>>> c = Matrix([-1.   ,  0.   ,  0.   , -0.042,  1.083, -0.042])
>>> Pc = P.row_join(c)
>>> Pc.det()
0.000998125750125132

In this example, the determinant not 0 because of the inaccuracy of floating point numbers. Hence there is no solution.

Kalevi Suominen
@jksuom
You can probably find a solution if you remove one of the equations.
Het Patel
@hetp111
is NumPy related to sympy?
i am learning python megacourse on udemy and it is also teaching numpy, so i was wondering if it might be useful
Igor Morgado
@igormorgado
@hetp111 not related but can work together.
V Gladkova
@valglad
The lack of solutions is definitely a precision issue - if you input all entries as Rational (e.g. Rational(1,2) instead of 1/2), then linsolve returns the same as Maple (though obviously that's awkward)
V Gladkova
@valglad

A potential solution could be to define

rationalize = lambda x: [nsimplify(e) for e in x]

(this will turn numbers from a list into rationals). And then do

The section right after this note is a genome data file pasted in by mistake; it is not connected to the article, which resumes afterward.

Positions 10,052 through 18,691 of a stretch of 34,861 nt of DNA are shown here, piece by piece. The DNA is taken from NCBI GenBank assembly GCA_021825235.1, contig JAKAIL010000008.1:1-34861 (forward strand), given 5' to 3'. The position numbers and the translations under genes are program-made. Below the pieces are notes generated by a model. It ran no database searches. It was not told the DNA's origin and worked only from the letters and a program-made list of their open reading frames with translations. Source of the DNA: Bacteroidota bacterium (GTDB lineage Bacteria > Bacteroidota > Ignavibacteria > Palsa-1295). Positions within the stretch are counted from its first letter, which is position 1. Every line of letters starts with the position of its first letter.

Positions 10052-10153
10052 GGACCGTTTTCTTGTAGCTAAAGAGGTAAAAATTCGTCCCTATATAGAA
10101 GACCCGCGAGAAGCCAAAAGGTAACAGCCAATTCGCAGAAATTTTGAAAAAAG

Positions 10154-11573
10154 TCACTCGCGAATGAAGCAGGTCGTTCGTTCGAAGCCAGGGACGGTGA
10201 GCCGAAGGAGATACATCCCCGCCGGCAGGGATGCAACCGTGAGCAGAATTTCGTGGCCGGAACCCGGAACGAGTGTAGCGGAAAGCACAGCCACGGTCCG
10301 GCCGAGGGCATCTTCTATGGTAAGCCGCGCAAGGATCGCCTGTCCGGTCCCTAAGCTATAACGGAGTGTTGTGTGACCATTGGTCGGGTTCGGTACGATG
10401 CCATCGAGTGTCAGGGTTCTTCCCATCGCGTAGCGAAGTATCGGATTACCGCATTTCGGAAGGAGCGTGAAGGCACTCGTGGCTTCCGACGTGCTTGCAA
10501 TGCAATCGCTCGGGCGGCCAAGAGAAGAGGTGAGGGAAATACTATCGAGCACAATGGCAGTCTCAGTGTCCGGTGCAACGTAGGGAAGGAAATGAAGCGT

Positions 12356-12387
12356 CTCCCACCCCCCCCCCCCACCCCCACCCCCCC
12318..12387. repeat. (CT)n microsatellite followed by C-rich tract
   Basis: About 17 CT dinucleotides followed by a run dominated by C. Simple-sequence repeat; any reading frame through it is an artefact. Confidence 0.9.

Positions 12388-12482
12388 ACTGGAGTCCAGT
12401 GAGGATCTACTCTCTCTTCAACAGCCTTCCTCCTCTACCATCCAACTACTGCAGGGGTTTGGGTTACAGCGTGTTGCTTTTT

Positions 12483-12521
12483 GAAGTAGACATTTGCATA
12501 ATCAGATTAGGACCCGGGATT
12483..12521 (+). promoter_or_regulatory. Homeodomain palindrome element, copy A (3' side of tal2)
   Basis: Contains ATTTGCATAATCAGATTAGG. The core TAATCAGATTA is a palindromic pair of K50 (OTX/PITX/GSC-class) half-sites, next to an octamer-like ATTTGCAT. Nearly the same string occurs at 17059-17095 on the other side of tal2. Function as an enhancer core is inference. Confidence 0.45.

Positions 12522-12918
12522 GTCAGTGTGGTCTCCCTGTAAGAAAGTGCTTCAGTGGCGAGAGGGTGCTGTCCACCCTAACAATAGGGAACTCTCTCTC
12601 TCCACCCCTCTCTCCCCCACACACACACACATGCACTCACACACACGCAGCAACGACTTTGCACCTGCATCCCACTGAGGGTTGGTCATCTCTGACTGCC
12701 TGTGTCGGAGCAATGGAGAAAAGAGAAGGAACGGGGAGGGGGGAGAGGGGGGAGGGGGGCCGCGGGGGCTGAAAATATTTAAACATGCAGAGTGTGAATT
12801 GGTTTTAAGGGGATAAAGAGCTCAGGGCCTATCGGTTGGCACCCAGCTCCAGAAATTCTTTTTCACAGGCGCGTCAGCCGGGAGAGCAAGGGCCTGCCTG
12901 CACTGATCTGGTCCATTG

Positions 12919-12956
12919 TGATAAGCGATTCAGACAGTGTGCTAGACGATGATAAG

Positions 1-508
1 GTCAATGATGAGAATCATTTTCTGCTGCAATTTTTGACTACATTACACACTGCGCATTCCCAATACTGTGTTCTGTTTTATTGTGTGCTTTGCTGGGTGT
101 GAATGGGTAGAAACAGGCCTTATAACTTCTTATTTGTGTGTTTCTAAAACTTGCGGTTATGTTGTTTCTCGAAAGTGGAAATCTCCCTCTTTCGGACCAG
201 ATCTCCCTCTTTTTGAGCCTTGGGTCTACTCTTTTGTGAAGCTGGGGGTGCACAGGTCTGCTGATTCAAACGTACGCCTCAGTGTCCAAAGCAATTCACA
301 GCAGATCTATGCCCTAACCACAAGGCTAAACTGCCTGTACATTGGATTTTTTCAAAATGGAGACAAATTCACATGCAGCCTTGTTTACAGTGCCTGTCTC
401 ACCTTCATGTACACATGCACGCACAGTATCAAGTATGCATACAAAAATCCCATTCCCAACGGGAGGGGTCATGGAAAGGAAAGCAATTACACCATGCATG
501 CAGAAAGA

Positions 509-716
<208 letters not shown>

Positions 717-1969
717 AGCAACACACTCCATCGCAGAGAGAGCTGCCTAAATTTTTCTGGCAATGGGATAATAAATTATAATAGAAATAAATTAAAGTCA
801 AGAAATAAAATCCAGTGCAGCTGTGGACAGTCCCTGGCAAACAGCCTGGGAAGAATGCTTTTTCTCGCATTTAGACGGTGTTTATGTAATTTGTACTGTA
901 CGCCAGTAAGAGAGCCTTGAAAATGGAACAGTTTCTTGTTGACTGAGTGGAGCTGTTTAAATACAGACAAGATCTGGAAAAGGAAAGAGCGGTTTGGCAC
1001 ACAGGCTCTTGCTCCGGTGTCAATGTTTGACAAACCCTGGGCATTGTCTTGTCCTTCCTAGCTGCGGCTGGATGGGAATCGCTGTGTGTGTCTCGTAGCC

PI = Matrix(map(rationalize, [
    [-11/12, 1/24, 0, 0, -1],
    [ 17/24, -9/8, 1/24, 0 ,5],
    [3/8, 9/8, -9/8, 1/24, -10],
    [-5/24, -1/24, 9/8, -9/8, 10],
    [1/24, 0, -1/24, 9/8, -5],
    [0, 0, 0, -1/24, 1]
]))

and similarly for c. I've just checked and this returns the right solutions

Igor Morgado
@igormorgado
@jksuom I cant remove any variable unfortunately.
@valglad Amazing! I will test.
Kalevi Suominen
@jksuom
Do not remove any variables. There are too few already. Remove one of the equations.
There are 6 rows and only 5 columns. One row could be omitted.
Igor Morgado
@igormorgado
@jksuom I can't either, they are strict contraints in my solution space.
Kalevi Suominen
@jksuom
If there is a solution, then the same solution is obtained after one equation is omitted.
Kalevi Suominen
@jksuom
In [7]: linsolve(Pc[:5, :])
Out[7]: 
{(1.12549831271091, 0.749071392102014, 1.16564957508439, 0.96140585029474, -0.
000620954287620833)}
Igor Morgado
@igormorgado
@valglad Thanks. rationalize function worked (in fact I was using Fractions.from_float() before, this work better). But I could not apply your lambda function to a 2-d matrix, just 1-d.
I have created mrationalize = lambda x: [nsimplify(e) for e in [r for r in x]] that I do not like much the fell.
V Gladkova
@valglad
Doing map(rationalize, list_of_lists) inside the Matrix call (like I did above when creating PI) would probably be easiest